Case history. The Federal Trade Commission (FTC) filed suit against PPHS, PPMH, the Authority, HCA, Palmyra, and a PPHS subsidiary created to manage Palmyra (collectively PPHS), alleging that the merger would create a monopoly and arguing that it violated Section 5 of the Federal Trade Commission Act (15 U.S.C. 45) and Section 7 of the Clayton Act (15 U.S.C. 12-27). In its complaint, the FTC claimed that PPHS used the Authority as a strawman for the sole purpose of transferring funds. It alleged that PPHS’ intent was to end a long-standing rivalry with Palmyra by acquiring all of the licensed general acute care hospital beds in the county. The district court granted PPHS’ motion for summary judgment, finding that it derived immunity from antitrust liability through the state-action doctrine. The Eleventh Circuit Court of Appeals affirmed. The Supreme Court granted certiorari to determine whether the state “clearly articulated and affirmatively expressed a state policy to displace competition in the market for hospitals services,” (the clear articulation test) and, if so, whether the Authority’s limited participation in the merger prevented the application of the state-action doctrine.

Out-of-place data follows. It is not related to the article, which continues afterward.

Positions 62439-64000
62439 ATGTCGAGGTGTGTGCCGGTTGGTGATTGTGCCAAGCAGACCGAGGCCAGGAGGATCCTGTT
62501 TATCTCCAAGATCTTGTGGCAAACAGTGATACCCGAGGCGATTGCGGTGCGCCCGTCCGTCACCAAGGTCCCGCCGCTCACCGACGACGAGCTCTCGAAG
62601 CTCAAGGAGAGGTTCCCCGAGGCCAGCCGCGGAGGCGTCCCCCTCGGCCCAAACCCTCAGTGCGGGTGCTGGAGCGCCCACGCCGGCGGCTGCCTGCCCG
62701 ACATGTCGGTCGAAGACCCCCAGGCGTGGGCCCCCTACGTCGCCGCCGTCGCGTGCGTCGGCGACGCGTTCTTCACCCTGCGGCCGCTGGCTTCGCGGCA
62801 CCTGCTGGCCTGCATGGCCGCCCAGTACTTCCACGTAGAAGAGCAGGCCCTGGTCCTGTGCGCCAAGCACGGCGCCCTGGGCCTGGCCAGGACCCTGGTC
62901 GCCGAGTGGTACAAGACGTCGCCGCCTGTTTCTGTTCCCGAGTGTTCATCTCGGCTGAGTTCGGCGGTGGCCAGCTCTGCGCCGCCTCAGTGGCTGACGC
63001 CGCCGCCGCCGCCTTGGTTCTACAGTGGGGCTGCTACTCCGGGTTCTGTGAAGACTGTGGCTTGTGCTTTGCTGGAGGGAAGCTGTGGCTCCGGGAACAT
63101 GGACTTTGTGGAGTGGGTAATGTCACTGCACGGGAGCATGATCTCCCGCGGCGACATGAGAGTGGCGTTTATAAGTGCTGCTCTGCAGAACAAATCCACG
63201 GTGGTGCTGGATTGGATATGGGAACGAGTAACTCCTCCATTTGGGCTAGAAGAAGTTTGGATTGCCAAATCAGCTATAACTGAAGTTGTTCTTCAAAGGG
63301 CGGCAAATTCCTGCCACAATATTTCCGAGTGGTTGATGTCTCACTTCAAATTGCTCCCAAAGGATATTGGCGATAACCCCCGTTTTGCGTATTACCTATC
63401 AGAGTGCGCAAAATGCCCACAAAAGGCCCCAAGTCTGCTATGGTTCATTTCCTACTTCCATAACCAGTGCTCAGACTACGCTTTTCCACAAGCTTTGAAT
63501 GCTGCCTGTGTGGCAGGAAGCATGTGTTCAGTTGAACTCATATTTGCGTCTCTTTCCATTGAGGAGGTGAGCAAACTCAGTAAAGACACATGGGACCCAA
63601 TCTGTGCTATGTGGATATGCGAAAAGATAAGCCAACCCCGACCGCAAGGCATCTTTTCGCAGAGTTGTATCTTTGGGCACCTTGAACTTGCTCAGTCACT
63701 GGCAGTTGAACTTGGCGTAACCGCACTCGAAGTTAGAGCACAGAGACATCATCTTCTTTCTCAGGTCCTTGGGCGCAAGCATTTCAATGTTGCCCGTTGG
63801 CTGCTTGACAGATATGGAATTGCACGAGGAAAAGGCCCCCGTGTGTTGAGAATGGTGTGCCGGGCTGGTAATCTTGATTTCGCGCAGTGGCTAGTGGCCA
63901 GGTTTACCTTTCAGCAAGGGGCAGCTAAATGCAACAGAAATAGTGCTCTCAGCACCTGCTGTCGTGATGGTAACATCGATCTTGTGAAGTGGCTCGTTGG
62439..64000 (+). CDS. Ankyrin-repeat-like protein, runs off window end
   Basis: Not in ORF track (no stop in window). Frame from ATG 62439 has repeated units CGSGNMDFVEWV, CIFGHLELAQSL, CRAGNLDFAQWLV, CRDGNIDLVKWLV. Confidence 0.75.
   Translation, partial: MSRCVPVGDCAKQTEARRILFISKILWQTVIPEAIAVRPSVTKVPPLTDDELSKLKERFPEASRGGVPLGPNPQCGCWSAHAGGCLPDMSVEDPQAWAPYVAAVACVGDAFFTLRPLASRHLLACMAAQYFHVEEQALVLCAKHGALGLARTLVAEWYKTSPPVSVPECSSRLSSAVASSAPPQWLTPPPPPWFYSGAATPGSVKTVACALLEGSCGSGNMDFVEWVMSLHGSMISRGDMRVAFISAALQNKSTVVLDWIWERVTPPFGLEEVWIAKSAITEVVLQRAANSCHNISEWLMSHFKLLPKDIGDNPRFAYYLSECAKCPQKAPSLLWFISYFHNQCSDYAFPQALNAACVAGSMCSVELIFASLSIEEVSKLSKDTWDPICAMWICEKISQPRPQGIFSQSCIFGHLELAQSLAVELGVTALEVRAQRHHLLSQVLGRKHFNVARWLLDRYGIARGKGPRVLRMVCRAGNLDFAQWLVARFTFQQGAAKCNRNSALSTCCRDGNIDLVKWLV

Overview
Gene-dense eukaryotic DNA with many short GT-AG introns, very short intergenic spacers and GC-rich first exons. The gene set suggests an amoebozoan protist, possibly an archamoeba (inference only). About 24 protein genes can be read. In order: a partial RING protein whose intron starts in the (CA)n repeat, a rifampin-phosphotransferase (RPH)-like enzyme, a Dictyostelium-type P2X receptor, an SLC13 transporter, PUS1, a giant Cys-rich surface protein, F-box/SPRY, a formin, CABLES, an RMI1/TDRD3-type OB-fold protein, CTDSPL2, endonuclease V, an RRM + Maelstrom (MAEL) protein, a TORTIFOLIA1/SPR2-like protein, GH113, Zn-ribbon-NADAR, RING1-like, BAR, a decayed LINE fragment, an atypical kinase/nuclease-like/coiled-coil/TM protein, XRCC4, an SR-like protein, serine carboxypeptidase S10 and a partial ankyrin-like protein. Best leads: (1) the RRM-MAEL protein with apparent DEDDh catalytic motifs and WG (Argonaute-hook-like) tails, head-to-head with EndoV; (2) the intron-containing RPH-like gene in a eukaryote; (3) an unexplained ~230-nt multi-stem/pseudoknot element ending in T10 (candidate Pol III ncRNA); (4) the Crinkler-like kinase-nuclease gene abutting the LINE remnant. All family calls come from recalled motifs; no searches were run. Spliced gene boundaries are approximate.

State-action doctrine. The state-action doctrine permits states, in their sovereign capacities, to impose market restraints. However, in light of federal antitrust laws, such immunity is disfavored. When anti-competitive actions are taken by sub-state entities entrusted with duties by the state, such immunity will only be granted where a court finds that the state clearly articulated and affirmatively expressed a policy to restrain competition. Here, the Court unanimously determined that Georgia did not express such a policy.